Ah, Mattresses At Last – Almost

I’m delighted to announce that New England’s premier bedding manufacturer, Gardner Mattress, has agreed to donate custom mattresses for the FDR Suite bedrooms. While this may not sound like a world breaking-news event, finding a qualified company to make mattresses for our period beds had turned out to be quite a challenge.

Why, you ask?

As Gardner Sisk, President of Gardener Mattress explained to me over lunch today: “Years ago, mattress sizes weren’t standardized. You bought a mattress when you bought a bed, and it was specifically made for that frame, whatever its dimensions. Then, after a few years, as the support began to go, you called the maker, who removed your old mattress, re-stuffed it for you, and returned the same piece, door to door. You could literally go from cradle to grave on the same bedding.”

The Gardner factory in the 30's. Interestingly, custom quality mattresses are even today largely put together by hand.

The Gardner factory in the 30's. Interestingly, custom quality mattresses even today are largely the creation of hand labor.

Hmm. Given what we today know about dust mites, etc. I won’t even comment on that…

In any event, true to period form, our two FDR bed frames – one (FDR’s) in high Eastlake Style, the other (Lathrop’s) in very early Arts and Crafts – were of two different mattress types, each different sizes, and requiring different support mechanisms. As Mr. Sisk carefully measured the intricate frames, and explained to me how they put together this period appropriate bedding, I became quite intrigued. For something so quotidian, it turns out mattresses are quite complex mechanisms with a fascinating history, and I’ve decided to take a trip up to Gardner’s Salem, Massachusetts factory to document the manufacture of our beds as they come together in mid-July.

Interestingly, the Gardner company has an FDR connection, at least chronologically: the  corporation was founded in 1933 by Alan J. Gardner at the height of the Depression, and has thrived almost 80 years by becoming innovators of the finest quality mattresses and box springs on the East Coast.

Can’t wait to try them out! Nor can you, I bet.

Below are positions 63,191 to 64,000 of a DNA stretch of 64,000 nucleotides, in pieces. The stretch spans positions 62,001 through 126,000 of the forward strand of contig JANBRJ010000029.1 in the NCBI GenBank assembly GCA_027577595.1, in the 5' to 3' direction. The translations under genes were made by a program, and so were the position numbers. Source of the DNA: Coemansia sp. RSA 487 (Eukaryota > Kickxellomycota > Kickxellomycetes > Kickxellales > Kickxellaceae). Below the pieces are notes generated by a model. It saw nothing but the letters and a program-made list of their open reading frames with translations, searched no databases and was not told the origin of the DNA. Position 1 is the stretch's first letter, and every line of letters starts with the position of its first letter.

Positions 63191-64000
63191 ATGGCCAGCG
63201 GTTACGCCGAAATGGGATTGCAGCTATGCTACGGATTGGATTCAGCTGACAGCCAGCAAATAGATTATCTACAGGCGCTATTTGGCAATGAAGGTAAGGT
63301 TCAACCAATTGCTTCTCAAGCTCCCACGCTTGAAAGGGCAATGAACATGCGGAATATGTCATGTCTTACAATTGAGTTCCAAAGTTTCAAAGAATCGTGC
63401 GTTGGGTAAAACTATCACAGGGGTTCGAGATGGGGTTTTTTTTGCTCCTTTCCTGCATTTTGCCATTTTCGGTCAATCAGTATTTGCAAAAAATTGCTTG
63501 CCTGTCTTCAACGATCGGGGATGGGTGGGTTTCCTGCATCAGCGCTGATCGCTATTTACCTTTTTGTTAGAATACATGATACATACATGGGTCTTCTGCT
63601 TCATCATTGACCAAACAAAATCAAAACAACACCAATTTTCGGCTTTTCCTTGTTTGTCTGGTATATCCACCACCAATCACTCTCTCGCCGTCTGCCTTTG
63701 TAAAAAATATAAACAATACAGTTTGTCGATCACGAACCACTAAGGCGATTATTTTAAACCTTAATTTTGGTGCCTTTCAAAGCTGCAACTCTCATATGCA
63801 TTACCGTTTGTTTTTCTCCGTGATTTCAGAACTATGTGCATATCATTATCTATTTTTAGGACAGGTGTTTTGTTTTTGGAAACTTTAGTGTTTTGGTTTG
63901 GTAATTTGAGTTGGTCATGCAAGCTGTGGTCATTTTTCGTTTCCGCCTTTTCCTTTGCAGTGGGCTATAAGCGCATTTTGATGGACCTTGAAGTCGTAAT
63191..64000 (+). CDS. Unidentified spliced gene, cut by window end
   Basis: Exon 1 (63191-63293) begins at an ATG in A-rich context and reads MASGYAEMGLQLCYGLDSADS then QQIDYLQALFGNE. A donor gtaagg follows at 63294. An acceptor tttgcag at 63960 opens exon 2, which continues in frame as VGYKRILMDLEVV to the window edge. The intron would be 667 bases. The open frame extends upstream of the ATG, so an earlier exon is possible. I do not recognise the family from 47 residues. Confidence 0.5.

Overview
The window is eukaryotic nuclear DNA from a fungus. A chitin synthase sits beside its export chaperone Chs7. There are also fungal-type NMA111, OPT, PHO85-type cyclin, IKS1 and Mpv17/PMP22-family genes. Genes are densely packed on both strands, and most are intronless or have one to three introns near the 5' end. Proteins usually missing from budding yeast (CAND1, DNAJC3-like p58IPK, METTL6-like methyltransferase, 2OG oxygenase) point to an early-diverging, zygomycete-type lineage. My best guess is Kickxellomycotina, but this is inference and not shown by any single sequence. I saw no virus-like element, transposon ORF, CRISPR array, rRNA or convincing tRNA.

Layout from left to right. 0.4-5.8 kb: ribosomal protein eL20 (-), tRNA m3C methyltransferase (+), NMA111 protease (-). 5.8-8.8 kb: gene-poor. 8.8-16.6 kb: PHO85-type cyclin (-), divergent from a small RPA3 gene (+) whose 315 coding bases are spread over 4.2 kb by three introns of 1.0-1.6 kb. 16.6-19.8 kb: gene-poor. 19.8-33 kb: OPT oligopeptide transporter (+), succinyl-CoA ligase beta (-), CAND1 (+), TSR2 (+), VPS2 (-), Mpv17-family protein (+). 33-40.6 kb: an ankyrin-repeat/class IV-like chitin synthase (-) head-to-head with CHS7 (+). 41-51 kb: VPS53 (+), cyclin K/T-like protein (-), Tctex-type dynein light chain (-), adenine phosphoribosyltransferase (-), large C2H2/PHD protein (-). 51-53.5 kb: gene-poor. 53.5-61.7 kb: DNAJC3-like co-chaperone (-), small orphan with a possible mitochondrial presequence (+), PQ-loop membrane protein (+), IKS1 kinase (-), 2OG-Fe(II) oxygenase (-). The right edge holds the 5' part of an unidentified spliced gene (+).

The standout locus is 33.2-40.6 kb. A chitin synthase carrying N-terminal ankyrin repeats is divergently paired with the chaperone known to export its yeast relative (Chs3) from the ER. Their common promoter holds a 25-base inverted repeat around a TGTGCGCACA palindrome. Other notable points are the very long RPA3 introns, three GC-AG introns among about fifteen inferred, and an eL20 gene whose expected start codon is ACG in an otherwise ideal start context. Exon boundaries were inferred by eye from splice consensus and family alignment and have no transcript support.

Coming this July, to the FDR Suite. (Deo volente!)

2 comments on “Ah, Mattresses At Last – Almost

  1. Claire on

    in France, one of the prides of a traditional household is the bedding. Typical old-style or country mattresses are stuffed with wool. My dry cleaner in Paris has a sign up advertising a one-day full renovation: they unsew the edge of the mattress (remember that nice beige-striped heavy cotton material from all your old summer house mattresses?), pull out the wool, wash it, dry it, fluff it up and re-insert it. As for the geometrically-placed big transversal stitches with tufty pompom extremities that pucker the mattress and keep the wool evenly distributed, I’m not sure whether these are uniformly removed and replaced, or just renovated as needed.

    My mother-in-law, of peasant stock from the Pyrenees, attaches great importance to this type of bedding, and is very proud when every few years she launches a renovation. In the old days each village had someone who did this work (whether creating or renovating the mattress), or it was one of the many tasks that women took care of in community effort. They washed the wool in the stream and let it dry in summer sun on tops of hedgerows or bushes.

    I would suspect that natural lanolin is something that both keeps dust down and inhibits mites. It does linger a very long time- decades (I was sniffing just today a sweater of thick undyed wool yarn that my aunt knit about 40 years ago and that I have hand washed many times, and it still does smell like a very pleasant sheep.)

    I don’t know about springs (except in the lower box assembly), France did not necessarily move through that evolutionary stage on the way to modern white factory mattresses.

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